MASP-1 and MASP-2 Serum Levels Are Associated With Worse Prognostic in Cervical Cancer Progression

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  • Carlos Afonso Maestri, Department of Medicine, Positivo University, Curitiba, Brazil.
  • ,
  • Renato Nisihara, Immunopathology Laboratory, Department of Clinical Pathology, Federal University of Parana, Curitiba, Brazil.
  • ,
  • Hellen Weinschutz Mendes, Immunopathology Laboratory, Department of Clinical Pathology, Federal University of Parana, Curitiba, Brazil.
  • ,
  • Jens Jensenius
  • Steffen Thiel
  • Iara Messias-Reason, Immunopathology Laboratory, Department of Clinical Pathology, Federal University of Parana, Curitiba, Brazil.
  • ,
  • Newton Sérgio de Carvalho, Department of Gynecology, Clinical Hospital, Federal University of Parana, Curitiba, Brazil.

Background: MBL-associated serine proteases (MASP-1, MASP-2, MASP-3, MAp-44, and MAp-19) are key factors in the activation of the lectin pathway of complement. Serum levels of these components have been associated with recurrence and poor survival of some types of cancer, such as colorectal and ovarian cancer. In this investigation, we determined the serum levels of MASP-1, MASP-2, MASP-3, MAp-44, and MAp-19 in patients with cervical cancer and cervical intraepithelial neoplasia (CIN). Methods:A total of 351 women who underwent screening for cervical cancer or treatment at the Erasto Gaertner Cancer Hospital in Curitiba-Brazil, were enrolled in the study. Based on their latest cervical colposcopy-guided biopsy results, they were divided into four groups: CIN-I: n = 52; CIN-II: n = 73; CIN-III: n = 141; and invasive cancer: n = 78. All the serum protein levels were determined by time-resolved immunofluorometric assay (TRIFMA). Results:Patients with invasive cancer presented significantly higher MASP-2, MASP-1, and MAp-19 serum levels than other groups (p < 0.0001; p = 0.012; p = 0.025 respectively). No statistically significant differences in MASP-3 and MAp-44 serum levels were found between the four studied groups. In addition, high MASP-2, MASP-1, and MAp-19 serum levels were significantly associated with poor survival in patients with invasive cancer and relapse (p = 0.002, p = 0.0035 and p = 0.025, respectively). Conclusion:High MASP-2, MASP-1, and MAp-19 serum levels were associated with cervical cancer progression and worse disease prognosis. These novel findings demonstrate the involvement of the serine proteases of the lectin pathway in the pathogenesis of cervical cancer and future investigations should clarify their role in the disease process.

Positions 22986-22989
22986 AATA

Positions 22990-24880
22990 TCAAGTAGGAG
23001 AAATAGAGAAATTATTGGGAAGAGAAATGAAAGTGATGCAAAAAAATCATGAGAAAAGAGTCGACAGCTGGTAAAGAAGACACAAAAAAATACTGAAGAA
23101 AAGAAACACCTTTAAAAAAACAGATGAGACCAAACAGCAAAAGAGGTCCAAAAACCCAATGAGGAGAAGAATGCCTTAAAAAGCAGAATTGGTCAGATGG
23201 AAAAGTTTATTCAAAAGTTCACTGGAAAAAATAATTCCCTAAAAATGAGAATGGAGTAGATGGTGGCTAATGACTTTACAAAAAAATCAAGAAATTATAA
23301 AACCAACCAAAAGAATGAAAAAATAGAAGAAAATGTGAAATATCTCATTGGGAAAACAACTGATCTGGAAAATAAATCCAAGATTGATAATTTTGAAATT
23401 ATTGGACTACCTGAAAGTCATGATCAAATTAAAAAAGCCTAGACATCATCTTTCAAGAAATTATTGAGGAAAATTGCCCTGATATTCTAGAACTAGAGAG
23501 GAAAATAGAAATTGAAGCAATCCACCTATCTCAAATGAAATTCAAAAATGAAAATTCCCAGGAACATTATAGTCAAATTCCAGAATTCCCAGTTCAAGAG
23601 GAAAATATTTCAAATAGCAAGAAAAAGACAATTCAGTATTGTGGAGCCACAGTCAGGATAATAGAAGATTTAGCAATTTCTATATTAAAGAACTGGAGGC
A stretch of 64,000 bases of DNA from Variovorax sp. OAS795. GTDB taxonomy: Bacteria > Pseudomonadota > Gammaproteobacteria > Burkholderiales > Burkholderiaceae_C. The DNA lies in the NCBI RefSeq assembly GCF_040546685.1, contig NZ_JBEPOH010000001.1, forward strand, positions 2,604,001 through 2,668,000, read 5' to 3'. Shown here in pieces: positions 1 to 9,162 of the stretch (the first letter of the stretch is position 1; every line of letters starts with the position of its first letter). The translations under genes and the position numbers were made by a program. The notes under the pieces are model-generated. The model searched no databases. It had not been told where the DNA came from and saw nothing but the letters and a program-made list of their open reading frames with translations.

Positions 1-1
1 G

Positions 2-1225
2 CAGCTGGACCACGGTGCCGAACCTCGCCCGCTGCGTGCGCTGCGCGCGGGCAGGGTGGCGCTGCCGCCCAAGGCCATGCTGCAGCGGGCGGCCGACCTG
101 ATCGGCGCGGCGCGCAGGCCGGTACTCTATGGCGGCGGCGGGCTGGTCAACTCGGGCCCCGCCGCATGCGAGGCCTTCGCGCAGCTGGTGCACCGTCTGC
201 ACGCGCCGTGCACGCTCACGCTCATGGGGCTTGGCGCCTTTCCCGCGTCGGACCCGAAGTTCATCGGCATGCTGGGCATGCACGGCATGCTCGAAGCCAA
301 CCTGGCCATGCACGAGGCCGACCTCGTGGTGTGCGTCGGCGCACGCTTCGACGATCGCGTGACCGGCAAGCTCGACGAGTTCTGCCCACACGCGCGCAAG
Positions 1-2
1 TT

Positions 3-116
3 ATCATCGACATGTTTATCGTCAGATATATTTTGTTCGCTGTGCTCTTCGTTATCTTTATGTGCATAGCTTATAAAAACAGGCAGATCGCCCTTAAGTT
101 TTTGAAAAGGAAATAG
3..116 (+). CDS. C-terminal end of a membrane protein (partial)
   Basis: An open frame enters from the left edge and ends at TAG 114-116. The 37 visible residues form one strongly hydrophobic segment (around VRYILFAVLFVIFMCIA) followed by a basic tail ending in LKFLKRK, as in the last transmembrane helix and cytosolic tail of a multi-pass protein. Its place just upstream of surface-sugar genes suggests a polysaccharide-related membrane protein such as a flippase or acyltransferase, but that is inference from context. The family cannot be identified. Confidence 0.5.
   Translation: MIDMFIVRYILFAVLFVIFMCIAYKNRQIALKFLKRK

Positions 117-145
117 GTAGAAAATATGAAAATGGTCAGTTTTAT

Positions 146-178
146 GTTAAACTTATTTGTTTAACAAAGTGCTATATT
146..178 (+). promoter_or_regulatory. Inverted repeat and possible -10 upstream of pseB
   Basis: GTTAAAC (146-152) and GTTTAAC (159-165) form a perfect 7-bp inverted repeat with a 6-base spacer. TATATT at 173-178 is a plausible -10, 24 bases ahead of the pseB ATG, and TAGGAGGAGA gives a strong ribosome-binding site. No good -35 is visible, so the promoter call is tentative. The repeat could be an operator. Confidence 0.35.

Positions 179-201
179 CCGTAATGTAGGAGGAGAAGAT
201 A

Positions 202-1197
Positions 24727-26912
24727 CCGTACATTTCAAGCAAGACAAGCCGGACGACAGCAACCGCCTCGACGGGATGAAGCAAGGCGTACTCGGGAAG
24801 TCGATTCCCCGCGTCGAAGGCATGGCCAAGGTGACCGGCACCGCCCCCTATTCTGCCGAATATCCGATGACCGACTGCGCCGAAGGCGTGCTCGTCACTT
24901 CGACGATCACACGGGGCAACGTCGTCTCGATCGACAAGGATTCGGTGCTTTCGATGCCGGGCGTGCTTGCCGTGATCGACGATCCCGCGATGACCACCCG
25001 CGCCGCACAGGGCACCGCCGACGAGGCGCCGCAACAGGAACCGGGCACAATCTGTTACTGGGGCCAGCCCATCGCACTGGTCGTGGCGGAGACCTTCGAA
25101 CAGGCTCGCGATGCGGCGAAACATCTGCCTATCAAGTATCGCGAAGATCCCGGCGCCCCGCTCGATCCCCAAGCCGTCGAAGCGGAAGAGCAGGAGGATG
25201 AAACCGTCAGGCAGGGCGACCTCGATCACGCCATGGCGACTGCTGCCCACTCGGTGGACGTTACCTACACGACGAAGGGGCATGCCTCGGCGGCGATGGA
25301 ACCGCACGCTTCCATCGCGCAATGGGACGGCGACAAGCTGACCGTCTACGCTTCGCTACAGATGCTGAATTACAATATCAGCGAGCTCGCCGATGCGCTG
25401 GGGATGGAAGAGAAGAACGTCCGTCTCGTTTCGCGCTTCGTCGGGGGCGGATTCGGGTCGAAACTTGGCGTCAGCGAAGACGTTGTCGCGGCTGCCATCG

Original languageEnglish
Article number2742
JournalFrontiers in Immunology
Volume9
ISSN1664-3224
DOIs
Publication statusPublished - 23 Nov 2018

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